Rina Sawayama Attempts to Demonstrate Her Inner Child Healing in Sophmore Album “Hold The Girl” — Album Review
The year 2020, as everyone would agree, was heinous. It drove a wretch into all our plans, hopes, and dreams. Despite this, many more eyes with nothing to do but consume vast amounts of media led to the catapult of attention through the coveted internet word of mouth. On the rise British-Japanese pop-star Rina Sawayama was continuing to break through quietly among online popheads, as she was gearing up to release her debut album “SAWAYAMA.” Single by single, she was building more and more momentum with the increase of turned heads turning into tuned in ears. Once the album dropped, time was only on her side as every listener had no choice but to sing her praises into the worldwide sphere and have her praise only become louder. The almost universal captivation for Ms. Sawayama comes from her refreshing approach to pop music — she dares to blur traditional genres and swap out conventional romance oriented lyrics for other personal areas. A metal-pop lead single called “STFU!” about racist microaggressions and an early 2000s Britney inspired pop sound with hard rock sprinkled in transitions on “XS” about excessive materialism is something not often executed, and thankfully for her, sounding this damn good.
With lots of eyes now locked onto her with great expectations, Rina Sawayama released her highly anticipated sophomore album “Hold The Girl” on September 16, 2022.
The sparing opening interlude titled “Minor Feelings” is a somber toned track to immerse you into her headspace. She softly spills out the jist of what the whole album is about — recognizing that any oppressive feelings stemmed from childhood are now beginning to unignorably rear its ugly head. The leisure tempo and heavy atmospheric production is an interesting choice to set the serious mood, but the lack of melody and energy makes it not as strong and pretty much unmemorable.
The title track “Hold The Girl” is a mid tempo gentle electronic pop song with hints of strings and a western country guitar. As such a seemingly vital track and single for the album, it unfortunately feels notably underwhelming. From the lackluster lyrics to the evidently unthoughtful production, there’s not much going for it. The lyrics do pertain to the main idea of wanting to heal her inner child, but she digs into this better on the later tracks in the album and for now it feels a little bland and cliché. The production doesn’t prop it higher either, as it seems like there was no clear vision — even with Sawayama being no stranger to mixing various musical elements that are on opposite ends. The dramatic string transitions and country inspired guitar added to the main rhythmic beat don’t necessarily sound bad together, it just feels like it’s there to be there, for the sake of wanting to add flare. The song also lacks so much energy it feels it’s right on the edge of. It’s only until the end of the bridge and forward that it fully reaches the high point in energy that deserved to be more present in the song. Especially the brief ultra spacious reverb and vocal layering that portrays this anthemic feel.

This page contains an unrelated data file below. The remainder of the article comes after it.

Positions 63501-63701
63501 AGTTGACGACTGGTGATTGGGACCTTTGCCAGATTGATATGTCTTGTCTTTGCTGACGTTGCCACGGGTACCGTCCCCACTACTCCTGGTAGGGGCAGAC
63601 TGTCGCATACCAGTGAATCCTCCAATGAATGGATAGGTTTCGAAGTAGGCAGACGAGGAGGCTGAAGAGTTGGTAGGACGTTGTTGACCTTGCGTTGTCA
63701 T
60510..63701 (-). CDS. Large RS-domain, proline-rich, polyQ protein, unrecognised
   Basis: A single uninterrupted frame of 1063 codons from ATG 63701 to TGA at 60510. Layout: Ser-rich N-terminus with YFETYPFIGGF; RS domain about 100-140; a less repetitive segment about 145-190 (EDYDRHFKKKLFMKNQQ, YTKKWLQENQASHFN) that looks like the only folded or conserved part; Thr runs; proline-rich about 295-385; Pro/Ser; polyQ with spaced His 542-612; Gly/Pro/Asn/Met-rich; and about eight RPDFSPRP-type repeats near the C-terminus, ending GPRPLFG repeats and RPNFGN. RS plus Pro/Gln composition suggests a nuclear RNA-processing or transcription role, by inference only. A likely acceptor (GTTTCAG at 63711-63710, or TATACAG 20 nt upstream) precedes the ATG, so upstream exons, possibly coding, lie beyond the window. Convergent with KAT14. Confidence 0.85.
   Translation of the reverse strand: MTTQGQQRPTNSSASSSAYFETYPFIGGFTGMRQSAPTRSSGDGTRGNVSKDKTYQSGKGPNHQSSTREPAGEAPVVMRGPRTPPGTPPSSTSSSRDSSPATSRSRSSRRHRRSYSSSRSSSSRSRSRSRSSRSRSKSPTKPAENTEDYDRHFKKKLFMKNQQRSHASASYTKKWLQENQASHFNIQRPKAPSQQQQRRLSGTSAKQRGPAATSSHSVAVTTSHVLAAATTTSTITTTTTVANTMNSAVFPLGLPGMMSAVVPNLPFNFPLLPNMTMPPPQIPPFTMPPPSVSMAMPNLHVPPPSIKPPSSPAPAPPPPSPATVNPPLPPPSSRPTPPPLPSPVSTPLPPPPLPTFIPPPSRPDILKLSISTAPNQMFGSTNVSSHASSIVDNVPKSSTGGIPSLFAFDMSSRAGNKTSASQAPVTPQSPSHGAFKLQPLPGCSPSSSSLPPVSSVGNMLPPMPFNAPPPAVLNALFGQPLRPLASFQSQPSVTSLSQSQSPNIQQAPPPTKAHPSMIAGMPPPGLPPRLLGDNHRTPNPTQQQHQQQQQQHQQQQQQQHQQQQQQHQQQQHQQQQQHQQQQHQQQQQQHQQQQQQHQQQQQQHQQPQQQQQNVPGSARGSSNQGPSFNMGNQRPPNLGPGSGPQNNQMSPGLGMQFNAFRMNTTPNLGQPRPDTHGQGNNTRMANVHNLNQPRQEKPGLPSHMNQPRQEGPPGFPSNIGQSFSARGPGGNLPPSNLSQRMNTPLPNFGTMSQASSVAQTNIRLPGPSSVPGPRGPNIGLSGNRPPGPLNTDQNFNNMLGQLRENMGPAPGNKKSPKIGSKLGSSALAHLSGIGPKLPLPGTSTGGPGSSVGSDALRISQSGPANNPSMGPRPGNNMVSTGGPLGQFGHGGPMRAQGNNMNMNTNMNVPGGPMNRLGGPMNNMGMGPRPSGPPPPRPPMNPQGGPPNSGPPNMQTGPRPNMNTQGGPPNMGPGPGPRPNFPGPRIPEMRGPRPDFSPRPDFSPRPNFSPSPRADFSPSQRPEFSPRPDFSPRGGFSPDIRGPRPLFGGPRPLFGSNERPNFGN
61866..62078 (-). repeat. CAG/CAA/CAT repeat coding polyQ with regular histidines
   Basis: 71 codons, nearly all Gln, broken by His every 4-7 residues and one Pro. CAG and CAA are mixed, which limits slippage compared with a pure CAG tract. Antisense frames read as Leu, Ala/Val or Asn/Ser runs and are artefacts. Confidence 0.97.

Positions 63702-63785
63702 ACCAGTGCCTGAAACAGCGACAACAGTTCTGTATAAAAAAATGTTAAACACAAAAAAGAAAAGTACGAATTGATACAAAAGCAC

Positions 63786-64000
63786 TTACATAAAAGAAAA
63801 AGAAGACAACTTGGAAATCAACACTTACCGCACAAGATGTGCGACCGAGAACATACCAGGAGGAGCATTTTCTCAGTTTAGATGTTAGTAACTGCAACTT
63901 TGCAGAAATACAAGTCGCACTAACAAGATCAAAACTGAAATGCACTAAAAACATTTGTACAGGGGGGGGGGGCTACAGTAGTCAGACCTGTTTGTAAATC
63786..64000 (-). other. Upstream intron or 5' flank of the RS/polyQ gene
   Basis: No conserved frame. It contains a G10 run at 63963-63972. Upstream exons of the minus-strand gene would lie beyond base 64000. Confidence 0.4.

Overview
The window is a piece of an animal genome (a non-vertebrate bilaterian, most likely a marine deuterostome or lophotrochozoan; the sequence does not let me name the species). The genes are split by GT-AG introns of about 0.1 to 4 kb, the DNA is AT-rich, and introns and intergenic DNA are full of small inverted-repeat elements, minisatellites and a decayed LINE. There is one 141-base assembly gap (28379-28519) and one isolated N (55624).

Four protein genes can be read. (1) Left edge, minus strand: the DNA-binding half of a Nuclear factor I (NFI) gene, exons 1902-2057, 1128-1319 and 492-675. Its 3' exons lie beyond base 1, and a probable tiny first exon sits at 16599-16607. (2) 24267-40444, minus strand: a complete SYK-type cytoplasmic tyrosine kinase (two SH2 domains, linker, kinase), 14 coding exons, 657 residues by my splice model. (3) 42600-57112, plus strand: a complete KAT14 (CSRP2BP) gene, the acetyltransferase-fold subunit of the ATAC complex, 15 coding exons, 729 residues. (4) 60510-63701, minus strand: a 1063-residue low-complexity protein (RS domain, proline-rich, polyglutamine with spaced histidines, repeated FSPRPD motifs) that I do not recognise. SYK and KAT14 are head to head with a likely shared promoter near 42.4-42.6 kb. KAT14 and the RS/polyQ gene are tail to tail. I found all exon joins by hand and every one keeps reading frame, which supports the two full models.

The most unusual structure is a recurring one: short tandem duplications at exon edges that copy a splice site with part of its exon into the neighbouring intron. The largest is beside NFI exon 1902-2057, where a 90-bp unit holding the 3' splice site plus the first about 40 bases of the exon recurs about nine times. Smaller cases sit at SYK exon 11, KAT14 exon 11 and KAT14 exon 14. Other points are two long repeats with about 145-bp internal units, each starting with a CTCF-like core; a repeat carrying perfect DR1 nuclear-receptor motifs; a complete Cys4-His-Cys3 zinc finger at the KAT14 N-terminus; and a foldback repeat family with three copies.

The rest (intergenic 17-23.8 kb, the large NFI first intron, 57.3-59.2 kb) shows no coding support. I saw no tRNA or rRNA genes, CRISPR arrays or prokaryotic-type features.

Although the lead single “This Hell” is a significant tonal difference from the rest of the album with the upbeat and celebratory mood, it’s still a hell of a fun track. Sawayama takes the well known religious homophobic retoric and gathers eveyone to party in hell with her. While you can tell it was written to be a universal uplifting gay anthem for wide appeal, it fills its purpose well. I really enjoy the use of the prevalent western theme with strong electric guitar and pop melodies. It’s a fun and easy listen that’ll get you to loosen up and jam out. Although just as a note for the track placement in the album, the celebratory tone would definitely fit better towards the end in regards to the natural lyrical journey and tone the album takes.